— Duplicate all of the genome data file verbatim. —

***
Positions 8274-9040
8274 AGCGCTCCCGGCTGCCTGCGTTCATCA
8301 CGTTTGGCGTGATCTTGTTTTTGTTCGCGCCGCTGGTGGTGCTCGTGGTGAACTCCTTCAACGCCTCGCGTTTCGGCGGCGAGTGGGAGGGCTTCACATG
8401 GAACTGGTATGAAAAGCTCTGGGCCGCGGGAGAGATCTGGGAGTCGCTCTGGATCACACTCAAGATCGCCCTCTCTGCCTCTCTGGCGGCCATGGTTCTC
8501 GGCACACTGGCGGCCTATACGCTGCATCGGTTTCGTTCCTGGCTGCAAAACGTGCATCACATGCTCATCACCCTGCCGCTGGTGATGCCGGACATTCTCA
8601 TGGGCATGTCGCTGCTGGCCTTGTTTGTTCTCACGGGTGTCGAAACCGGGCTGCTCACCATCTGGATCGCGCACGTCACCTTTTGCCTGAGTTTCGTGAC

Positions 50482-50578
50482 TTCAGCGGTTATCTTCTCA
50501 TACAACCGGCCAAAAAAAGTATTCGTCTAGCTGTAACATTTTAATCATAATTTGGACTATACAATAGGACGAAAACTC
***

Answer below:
Positions 8274-9040
8274 AGCGCTCCCGGCTGCCTGCGTTCATCA
8301 CGTTTGGCGTGATCTTGTTTTTGTTCGCGCCGCTGGTGGTGCTCGTGGTGAACTCCTTCAACGCCTCGCGTTTCGGCGGCGAGTGGGAGGGCTTCACATG
8401 GAACTGGTATGAAAAGCTCTGGGCCGCGGGAGAGATCTGGGAGTCGCTCTGGATCACACTCAAGATCGCCCTCTCTGCCTCTCTGGCGGCCATGGTTCTC
8501 GGCACACTGGCGGCCTATACGCTGCATCGGTTTCGTTCCTGGCTGCAAAACGTGCATCACATGCTCATCACCCTGCCGCTGGTGATGCCGGACATTCTCA
8601 TGGGCATGTCGCTGCTGGCCTTGTTTGTTCTCACGGGTGTCGAAACCGGGCTGCTCACCATCTGGATCGCGCACGTCACCTTTTGCCTGAGTTTCGTGAC

Positions 50482-50578
50482 TTCAGCGGTTATCTTCTCA
50501 TACAACCGGCCAAAAAAAGTATTCGTCTAGCTGTAACATTTTAATCATAATTTGGACTATACAATAGGACGAAAACTC